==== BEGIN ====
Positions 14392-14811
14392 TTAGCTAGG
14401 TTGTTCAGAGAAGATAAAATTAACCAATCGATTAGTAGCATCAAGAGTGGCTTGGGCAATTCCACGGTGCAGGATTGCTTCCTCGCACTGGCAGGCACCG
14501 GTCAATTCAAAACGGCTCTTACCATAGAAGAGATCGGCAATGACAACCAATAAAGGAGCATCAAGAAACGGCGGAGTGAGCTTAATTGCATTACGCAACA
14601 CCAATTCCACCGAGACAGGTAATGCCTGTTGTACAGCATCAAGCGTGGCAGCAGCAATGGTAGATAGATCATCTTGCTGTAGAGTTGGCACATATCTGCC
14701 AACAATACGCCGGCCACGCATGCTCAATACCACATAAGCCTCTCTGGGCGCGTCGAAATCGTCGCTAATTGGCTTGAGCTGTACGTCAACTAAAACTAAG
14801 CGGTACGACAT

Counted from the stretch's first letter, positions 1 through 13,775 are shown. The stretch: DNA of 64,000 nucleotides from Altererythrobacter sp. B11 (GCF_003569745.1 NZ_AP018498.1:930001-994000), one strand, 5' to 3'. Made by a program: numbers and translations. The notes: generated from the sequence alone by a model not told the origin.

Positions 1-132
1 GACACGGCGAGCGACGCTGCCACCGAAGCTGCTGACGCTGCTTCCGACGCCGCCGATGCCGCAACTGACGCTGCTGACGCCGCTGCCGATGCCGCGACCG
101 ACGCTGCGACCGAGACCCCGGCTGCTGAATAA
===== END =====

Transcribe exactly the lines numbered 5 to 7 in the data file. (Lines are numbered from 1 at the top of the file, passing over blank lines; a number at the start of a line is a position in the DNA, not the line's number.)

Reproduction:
14601 CCAATTCCACCGAGACAGGTAATGCCTGTTGTACAGCATCAAGCGTGGCAGCAGCAATGGTAGATAGATCATCTTGCTGTAGAGTTGGCACATATCTGCC
14701 AACAATACGCCGGCCACGCATGCTCAATACCACATAAGCCTCTCTGGGCGCGTCGAAATCGTCGCTAATTGGCTTGAGCTGTACGTCAACTAAAACTAAG
14801 CGGTACGACAT